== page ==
A company exec tells us about the business plan
In the February issue of F&H, we sat down with Joel Friedman, senior vice-president of Franchising and Real Estate at Toronto-based Shoeless Joe’s, to talk about a variety of topics, including the family casual chain’s new smaller-concept units, the state of the Canadian franchise sector coming out of the recession and how the company selects its franchisees and finds them the right locations. We’re happy to bring you some more of that conversation.
F&H: So what I’m seeing with your new, 3,300-square-foot smaller-footprint units is the desire to have a varied portfolio of concept sizes to fit into different spaces. Not only do you want to make yourself accessible to all types of consumers, but different types of franchisees as well.
JF: Yes, that’s correct. It is looking at where we can fit into communities. If a new, 3,300-square-foot unit is the not right fit for one community, we’ll build a larger one. We have a standard prototype, and then we have customized Shoeless Joe’s. We’re putting one into the Eglinton and Laird area now, which is another great community. It is 3,300 square feet, with a basement, so it’s going to seat a bit more.
When you say “customizing the units,” does the franchisee ever have special requests, and will you try to cater to those wants and needs?
At the end of the day, we work with our franchisees. So they come first, and then the real estate comes after. So a franchisee will have an idea of where they want to go, or grow. Now they may want to put a 5,000-square-foot unit in a certain area, and we may say to them, let’s go with a 4,000-square-foot one; we work together to make sure it is the right fit.
What if they just want a few extra seats and jiggle things around a bit?
Well, if you look at our new prototype, it’s all very typical. The horseshoe-shaped bar is going to be in the middle, they will have the high-top tables and booths on the bar side and regular tables and booths in the dining room. So we’re going to have that mixture of seating. As long as it fits within that guideline, they can add and subtract seats. Now, if they wanted no booths at all, we would come back and tell them they need booths, because people like sitting in them. We use our 25 years of experience and knowledge of what works.
I guess that way they can have a bit of input in the process?
Yes, it is a relationship. The way I look at it when I do my franchisee selections, is that it is like a funnel. When you first meet someone, then you funnel it down …You have to fit them where they want to go. Now, some franchisees are a bit more open. When we found our franchisee in Leamington, he was just looking in Leamington. He was there for 23 years and that’s where he wanted to go. Other guys will relocate.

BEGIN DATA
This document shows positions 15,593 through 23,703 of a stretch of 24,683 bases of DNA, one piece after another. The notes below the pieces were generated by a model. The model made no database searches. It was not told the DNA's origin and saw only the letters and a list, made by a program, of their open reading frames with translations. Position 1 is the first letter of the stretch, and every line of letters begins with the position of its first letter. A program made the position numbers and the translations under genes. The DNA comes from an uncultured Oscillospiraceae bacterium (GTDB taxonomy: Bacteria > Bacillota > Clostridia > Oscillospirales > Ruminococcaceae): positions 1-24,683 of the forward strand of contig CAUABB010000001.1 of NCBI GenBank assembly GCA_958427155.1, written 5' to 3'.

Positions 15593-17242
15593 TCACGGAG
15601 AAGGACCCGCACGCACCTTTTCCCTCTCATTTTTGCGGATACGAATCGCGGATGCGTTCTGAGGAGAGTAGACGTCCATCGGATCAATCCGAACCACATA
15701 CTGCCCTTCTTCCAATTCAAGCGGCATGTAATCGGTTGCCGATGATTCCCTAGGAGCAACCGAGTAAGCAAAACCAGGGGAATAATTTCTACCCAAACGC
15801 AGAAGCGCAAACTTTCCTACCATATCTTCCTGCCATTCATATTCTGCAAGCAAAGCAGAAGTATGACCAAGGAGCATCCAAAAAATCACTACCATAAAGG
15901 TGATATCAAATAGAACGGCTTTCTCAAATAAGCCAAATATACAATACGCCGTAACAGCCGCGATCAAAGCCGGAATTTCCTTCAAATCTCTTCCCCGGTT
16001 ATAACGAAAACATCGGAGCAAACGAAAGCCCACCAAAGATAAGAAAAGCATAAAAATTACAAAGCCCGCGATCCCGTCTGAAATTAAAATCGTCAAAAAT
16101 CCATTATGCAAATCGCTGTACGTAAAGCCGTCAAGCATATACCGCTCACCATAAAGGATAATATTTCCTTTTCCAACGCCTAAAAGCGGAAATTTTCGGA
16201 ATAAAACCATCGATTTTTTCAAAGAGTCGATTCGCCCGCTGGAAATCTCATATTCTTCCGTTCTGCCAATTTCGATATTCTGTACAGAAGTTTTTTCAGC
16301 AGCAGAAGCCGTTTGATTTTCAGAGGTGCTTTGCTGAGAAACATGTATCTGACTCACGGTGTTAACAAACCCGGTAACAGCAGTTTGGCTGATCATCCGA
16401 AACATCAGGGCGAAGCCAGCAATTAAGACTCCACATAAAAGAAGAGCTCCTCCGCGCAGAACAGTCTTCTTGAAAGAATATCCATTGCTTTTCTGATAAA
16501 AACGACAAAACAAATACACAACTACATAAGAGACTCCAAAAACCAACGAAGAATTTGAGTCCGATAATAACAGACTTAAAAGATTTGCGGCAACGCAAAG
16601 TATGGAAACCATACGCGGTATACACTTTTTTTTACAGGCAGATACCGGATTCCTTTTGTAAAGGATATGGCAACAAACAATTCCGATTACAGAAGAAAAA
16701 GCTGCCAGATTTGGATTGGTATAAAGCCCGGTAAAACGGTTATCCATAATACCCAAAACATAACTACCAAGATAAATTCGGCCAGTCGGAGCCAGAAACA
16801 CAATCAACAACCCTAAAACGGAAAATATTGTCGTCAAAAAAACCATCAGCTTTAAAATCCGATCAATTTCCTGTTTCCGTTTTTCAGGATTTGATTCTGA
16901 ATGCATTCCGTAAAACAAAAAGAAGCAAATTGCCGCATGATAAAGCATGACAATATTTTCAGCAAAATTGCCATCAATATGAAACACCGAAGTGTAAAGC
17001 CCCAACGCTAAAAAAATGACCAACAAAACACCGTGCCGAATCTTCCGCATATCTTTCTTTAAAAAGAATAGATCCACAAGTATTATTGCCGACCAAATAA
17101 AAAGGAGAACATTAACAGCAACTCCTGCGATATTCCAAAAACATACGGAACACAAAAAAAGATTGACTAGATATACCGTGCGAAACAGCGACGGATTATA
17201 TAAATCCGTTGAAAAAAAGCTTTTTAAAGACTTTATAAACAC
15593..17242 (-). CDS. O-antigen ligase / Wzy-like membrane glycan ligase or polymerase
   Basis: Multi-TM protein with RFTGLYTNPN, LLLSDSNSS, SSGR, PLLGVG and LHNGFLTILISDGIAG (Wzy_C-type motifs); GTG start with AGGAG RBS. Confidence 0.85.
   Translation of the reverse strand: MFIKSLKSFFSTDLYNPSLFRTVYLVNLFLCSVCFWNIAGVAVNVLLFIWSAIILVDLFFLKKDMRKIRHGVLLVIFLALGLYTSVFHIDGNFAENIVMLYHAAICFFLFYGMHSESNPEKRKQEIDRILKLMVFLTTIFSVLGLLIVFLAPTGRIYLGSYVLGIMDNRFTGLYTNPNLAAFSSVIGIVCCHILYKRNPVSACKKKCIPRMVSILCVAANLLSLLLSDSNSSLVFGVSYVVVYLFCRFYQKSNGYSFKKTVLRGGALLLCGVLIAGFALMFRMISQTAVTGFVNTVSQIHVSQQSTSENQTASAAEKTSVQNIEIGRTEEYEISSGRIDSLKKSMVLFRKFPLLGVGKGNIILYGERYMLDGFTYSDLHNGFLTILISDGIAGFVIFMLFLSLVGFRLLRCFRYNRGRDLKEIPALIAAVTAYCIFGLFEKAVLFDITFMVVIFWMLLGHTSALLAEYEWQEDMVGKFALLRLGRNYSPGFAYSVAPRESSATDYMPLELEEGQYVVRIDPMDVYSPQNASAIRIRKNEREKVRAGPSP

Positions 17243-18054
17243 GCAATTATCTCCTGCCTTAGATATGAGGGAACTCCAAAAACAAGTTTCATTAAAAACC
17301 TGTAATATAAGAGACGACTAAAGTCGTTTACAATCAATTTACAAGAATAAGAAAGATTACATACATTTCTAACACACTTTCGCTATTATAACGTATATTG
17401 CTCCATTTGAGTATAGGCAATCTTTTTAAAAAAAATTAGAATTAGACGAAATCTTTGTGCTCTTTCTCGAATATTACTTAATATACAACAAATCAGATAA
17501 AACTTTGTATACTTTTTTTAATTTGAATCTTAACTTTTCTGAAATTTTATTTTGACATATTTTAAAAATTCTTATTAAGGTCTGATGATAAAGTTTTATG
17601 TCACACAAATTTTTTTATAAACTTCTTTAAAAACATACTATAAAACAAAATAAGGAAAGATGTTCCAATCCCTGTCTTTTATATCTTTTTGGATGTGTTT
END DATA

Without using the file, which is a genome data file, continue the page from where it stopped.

So do your designers, MacKay Wong, look at the floor plan of a specific location and figure out the best, most efficient use of the space?
Yes. They get the floor plan and go in and do their thing, but only after a lot of talk and board-room meetings about it on our end. But they also have a lot of input on it, too because of their experience in restaurant design. They know what to do, and they know our input, and that’s how it happens. It’s about how to get the most seats in a limited amount of space.
And not make it seem like everyone is on top of each other.
Are you open to new franchisees with no experience?
Our goal is to always have people with restaurant experience, but we look at each case individually. We will assess their strengths and their weaknesses, and then we will match them up accordingly. If they lack kitchen experience, we will make sure they hire a great kitchen manager, to ensure they have a great team. The best franchisees know where they are lacking, and we can then pair them up with people that have been in the business. If a successful business person comes to me and says they want to get in the business, but they have no restaurant experience, I will team them up with a great GM. When they ask for one, without me saying it, I know they’re going to be successful in our chain.
You’ve said Shoeless did OK during the recent downturn. How did Shoeless grow during the recession?
When times were bad, we were hiring people. We added more positions as we grow, and we will continue to do so because we know we need strategic growth. Internally, a franchisor has to be ready for that growth, so we’ve been planning for this. We have been adding bodies, adding training, adding operations. I have been adding people, too, and you don’t see that in many companies.
Any plans for national expansion?
Over time, yes, but not right now. There are still a lot of opportunities in Ontario, but if the right thing came up in the East or West, we would look at it.